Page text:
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Head of B.C.’s police watchdog retiring, says ‘it’s time to move on’

Ronald MacDonald moving back to home province of Nova Scotia after 6.5 years at IIO in B.C.
Ronald MacDonald, chief civilian director of the Independent Investigations Office of B.C. is retiring on May 8, 2024, after six-and-a-half years with the office. (Tom Zytaruk/Black Press Media)

The head of B.C.’s police watchdog will be celebrating his 65th birthday on Wednesday (May 8) by concluding his career.

After six-and-a-half years as the chief civilian director of the Independent Investigations Office of B.C., during which he oversaw close to 1,200 investigations into potential police misconduct, Ronald MacDonald is retiring.

“It’ll be odd,” he said in an interview with Black Press Media on Tuesday. “But, as I said to my wife yesterday, I have no uncertainties about my decision. It is definitely time.”

MacDonald took on the role in October 2017 after moving from his home province of Nova Scotia, where he worked as director of the Serious Incident Response Team – the equivalent of the IIO – and as a lawyer for more than 30 years before that.

“Police oversight is a fundamental pillar in a democratic society,” MacDonald said in a statement at the time.

The function of the IIO is to investigate any police-involved incident that results in serious harm or death. The office examines what role officers’ actions or inactions played in the incident, and can recommend criminal charges to Crown counsel.

Six-and-a-half years after starting at the office, MacDonald said his belief in the necessity of its work has not changed. But his desire to lead it has.

“You know, whenever we make a decision, there’s someone who disagrees with us. And it does take a toll over time and that’s why one shouldn’t do this job too long. And I’m at the verge of that, so it’s time to move on.”

MacDonald said the nature of the job is that they’re always upsetting someone. Either they’re telling a family that they won’t be pursuing things further in the case of their loved one, or they’re informing police officers that they are recommending criminal charges against them.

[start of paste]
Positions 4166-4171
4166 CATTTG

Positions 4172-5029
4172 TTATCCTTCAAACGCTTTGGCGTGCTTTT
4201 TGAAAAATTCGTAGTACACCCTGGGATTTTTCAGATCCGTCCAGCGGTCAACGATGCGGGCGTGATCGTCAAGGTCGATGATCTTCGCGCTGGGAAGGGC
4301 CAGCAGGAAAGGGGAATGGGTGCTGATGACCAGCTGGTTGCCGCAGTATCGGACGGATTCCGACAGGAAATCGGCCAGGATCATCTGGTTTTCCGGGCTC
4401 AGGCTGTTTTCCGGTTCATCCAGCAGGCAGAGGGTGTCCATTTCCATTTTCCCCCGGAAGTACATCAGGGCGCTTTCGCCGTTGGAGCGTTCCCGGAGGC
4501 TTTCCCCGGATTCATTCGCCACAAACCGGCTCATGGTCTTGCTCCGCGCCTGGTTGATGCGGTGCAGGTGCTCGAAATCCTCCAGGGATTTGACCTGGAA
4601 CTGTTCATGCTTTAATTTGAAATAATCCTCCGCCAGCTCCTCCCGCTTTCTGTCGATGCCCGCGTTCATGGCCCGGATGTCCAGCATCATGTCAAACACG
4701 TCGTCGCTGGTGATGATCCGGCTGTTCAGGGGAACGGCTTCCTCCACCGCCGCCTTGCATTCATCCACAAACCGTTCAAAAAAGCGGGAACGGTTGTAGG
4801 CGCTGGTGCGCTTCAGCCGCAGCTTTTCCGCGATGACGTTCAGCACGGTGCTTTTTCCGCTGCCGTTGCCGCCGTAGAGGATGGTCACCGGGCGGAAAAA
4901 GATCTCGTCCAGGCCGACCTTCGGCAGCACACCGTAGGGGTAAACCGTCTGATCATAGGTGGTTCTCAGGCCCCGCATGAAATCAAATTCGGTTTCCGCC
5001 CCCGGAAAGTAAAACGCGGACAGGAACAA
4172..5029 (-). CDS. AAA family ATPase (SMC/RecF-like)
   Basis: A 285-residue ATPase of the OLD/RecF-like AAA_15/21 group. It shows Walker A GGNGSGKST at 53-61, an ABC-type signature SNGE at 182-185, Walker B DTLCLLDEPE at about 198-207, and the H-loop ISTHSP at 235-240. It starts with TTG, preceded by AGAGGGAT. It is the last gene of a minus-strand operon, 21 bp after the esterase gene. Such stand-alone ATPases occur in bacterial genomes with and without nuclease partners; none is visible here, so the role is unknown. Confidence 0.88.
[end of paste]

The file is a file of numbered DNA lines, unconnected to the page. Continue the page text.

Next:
Those conversations are generally the most challenging part of the job, MacDonald said. But something else that has been weighing on him is the lack of referred cases that Crown counsel is actually pressing charges on.

In the last five years, MacDonald said his office has recommended criminal charges against officers in 39 cases. Crown counsel has pressed charges in just 18 of those.

Most recently, the B.C. Prosecution Service declined to pursue charges last month against three officers involved in the 2021 shooting death of Wet’suwet’en man Jared ‘Jay’ Lowndes. In its own report, the IIO stated there were “reasonable grounds” to consider charges against the officers, but Crown concluded that there wasn’t enough evidence.

MacDonald said there have also been 15 times since the IIO’s inception in 2012 that charges were approved against police officers, but that they disputed them and were never convicted.

“Those numbers raise questions that need to be addressed,” MacDonald said. “I think there are definitely challenges to the accountability of police in British Columbia.”